CLYDE FROG: In a 1998 episode of South Park, titled “Cartman’s Mom is a Dirty Slut,” we meet Eric Cartman’s favorite stuffed animal, Clyde Frog. (Others: Rumpertumskin, Polly Prissypants, Peter Panda, Muscleman Marc.) In the episode “Die Hippie, Die,” Cartman says a tearful farewell to Clyde before he embarks on a dangerous mission.
JAR JAR: Jar Jar Binks is a character created by George Lucas for Star Wars: Episode I – The Phantom Menace (1999) and subsequent installments in the series. Jar Jar is a Gungan — an amphibious sentient species, obviously evolved from frogs. He has a kind of Muppet-ish voice, and is a sort of free-spirited fellow, a reluctant badass — was he intended to be a Kermit-esque figure in the Star Wars universe?
Star Wars fans were very much not into this character.
SGT. FROG: Known in Japan as Keroro Gunso, Sgt. Frog was a manga series launched in 1999. The story follows the attempts of a platoon of frog-like alien invaders to conquer Earth. Sergeant Keroro, the titular character, is the leader of the platoon — but finds himself at the mercy of a human family.
The series was adapted into an anime television series that ran from 2004–2011. (A second, shorter series ran in 2014.)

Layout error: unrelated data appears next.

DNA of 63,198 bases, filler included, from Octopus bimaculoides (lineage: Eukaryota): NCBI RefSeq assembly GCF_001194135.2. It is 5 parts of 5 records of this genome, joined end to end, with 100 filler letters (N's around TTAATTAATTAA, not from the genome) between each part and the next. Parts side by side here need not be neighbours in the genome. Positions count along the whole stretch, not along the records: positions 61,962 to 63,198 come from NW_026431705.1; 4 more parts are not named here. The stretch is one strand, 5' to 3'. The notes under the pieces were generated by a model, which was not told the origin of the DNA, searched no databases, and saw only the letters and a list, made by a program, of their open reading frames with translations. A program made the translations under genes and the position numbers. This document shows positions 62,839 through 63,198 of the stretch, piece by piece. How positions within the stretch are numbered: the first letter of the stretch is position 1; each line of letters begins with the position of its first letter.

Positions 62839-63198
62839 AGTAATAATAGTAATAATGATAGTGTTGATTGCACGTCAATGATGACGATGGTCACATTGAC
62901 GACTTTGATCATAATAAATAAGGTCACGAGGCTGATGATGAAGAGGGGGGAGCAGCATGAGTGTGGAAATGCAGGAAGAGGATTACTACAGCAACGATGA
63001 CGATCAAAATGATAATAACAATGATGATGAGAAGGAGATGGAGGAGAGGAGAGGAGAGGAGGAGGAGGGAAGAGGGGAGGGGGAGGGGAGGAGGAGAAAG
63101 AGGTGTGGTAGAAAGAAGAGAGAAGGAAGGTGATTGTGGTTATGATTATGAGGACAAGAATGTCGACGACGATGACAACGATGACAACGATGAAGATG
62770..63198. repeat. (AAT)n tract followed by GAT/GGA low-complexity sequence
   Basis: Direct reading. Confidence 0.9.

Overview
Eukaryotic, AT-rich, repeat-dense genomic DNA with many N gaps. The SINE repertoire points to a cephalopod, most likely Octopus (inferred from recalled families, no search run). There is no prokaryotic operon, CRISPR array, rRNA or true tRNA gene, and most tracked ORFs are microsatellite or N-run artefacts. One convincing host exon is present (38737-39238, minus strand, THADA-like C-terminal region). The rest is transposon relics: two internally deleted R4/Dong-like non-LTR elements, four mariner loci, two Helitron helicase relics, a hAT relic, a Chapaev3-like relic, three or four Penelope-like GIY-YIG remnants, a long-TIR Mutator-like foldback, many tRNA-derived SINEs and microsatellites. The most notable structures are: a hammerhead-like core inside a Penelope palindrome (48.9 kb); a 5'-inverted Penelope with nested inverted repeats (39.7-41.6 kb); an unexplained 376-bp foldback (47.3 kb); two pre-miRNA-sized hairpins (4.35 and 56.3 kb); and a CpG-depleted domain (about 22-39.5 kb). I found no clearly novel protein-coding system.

BUNTA: Naruto, a Japanese manga series written and illustrated by Masashi Kishimoto, ran in Shōnen Jump from 1999–2014. It was adapted into a TV series produced by Pierrot and Aniplex, which broadcast 220 episodes from 2002– 2007; the English-language version of the series aired from 2005–2009. It was a big hit in my household, though some years later.
Gamabunta (ガマブン太), also referred to as just Bunta, is the chief toad of Mount Myōboku; a giant, he can be summoned into our plane of existence by powerful warriors. He appears in the first chapter of the Naruto series, and the first episode of the TV show. He is grumpy, stubborn, and apathetic; although he appears villainous (and uses gangster slang) he is sympathetic to Naruto.
Fun fact: The character’s name comes from the Japanese actor Bunta Sugawara, best-known for his role as a Yakuza member in the Battles Without Honour and Humanity series of films.
The Raven is the nineteenth solo album by Lou Reed, released in 2003. It is a concept album, recounting the short stories and poems of Edgar Allan Poe. One of the songs — “Hop Frog” — features vocals from David Bowie. Thanks for pointing this artifact out to me, Adam McGovern.